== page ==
How do you become a blockchain developer? How do you run a winning ICO? How do you make your blockchain startup succeed?
David Zimbeck’s life story answers each of these questions. Over a period of three weeks, I held a series of phone and email interviews with the very first person who developed a prototype of smart contracts, five years before Vitalik Buterin locked his into Ethereum. Zimbeck created blockchain platforms BitHalo and BlackHalo, and was a major developer at BitBay.
BitBay is the world's first fully-functional decentralized marketplace that helps you buy and sell goods and services securely and anonymously. As is typical with blockchain pioneers who tout a broad range of interests, David came to blockchain from a “production, acting, real estate, web design, film editing, events, and promotion” background.
Oh, and he defeated ten chess grandmasters, worked on an oil rig and played a minor role in Pirates of the Caribbean 2, all before age 19. His adventures contributed to his programming. Chess helped him visualize code, plan, memorize and problem solve. Property negotiations helped Zimbeck develop BitBay’s double escrow smart contract program, while the oil drilling taught him how to muscle his way through fatigue and discouragement.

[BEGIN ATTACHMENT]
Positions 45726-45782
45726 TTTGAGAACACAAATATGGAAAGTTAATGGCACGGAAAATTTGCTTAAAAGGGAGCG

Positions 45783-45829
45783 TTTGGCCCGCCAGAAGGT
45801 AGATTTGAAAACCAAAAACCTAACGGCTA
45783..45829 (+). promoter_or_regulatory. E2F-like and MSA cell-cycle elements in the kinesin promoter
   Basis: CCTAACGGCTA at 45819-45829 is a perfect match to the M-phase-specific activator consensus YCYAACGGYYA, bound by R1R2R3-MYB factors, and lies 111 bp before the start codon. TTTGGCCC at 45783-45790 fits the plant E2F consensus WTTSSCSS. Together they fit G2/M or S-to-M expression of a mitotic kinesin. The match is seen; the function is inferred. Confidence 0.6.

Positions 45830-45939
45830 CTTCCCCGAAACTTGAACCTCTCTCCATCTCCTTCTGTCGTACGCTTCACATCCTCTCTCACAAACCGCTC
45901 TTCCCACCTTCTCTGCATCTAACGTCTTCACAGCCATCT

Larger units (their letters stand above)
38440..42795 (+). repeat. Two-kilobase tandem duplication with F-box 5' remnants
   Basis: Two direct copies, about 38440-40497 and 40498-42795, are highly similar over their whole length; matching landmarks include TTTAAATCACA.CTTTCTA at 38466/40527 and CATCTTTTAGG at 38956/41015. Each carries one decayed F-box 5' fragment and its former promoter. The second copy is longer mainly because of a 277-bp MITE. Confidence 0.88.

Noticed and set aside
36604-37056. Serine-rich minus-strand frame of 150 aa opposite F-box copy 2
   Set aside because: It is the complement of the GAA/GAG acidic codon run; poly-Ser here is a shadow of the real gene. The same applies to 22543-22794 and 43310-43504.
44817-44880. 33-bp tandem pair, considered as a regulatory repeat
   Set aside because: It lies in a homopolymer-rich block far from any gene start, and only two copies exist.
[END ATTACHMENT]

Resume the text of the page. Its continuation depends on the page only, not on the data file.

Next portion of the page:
“Being well rounded,” he said, “is critical for perspective and insight.”
Why Did Zimbeck Choose Blockchain?
Since he was nine-years-old, Zimbeck sought to make the world a better place. He explained: “What got me into blockchain was my search for solutions to world problems. Bitcoin didn't impress me since the decentralizing of money won't stop the media from [brainwashing us how to live]. However, I saw a lot of interesting potentials with Blockchain and that is what got me into [blockchain development].”
Zimbeck planned to make transactions transparent.
“I thought if I could make a contract where both parties lose if one cheats, it would be impossible to break your word because the investor is doing it at his expense. People don't have to feel afraid of being cheated. You don’t need lawyers to protect you. My idea was to restore some innocence to the world before innocence is lost forever.”
According to early Bitcoin investor, Puneet Gupta, blockchain development takes, at least, a year to learn. Articles on the topic specify a shopping list of requirements that include languages like LLL, Java, C++, Serpent, and Solidity. Zimbeck was a high-school dropout who only knew basic QBack and C++.
“I secluded myself in a trailer, in North Dakota, teaching myself to program from scratch. This was mid-winter, minus 13 degrees weather. I worked 16-hour days. A friend bought me a Taco Bell spicy potato burrito and a Mountain Dew every night. That with almonds, chocolate, and sunflower seeds kept me just about alive. I would wake up, roll out of bed, code and sleep. I developed a cough that was so bad I had to fly to Florida after my prototype was done to have my parents nurse me back to health.”
What drove him?
“It was what was needed,” Zimbeck reflected, “to make the world's first smart contracting platform when I was literally a nobody in cryptography and I came completely out of nowhere.”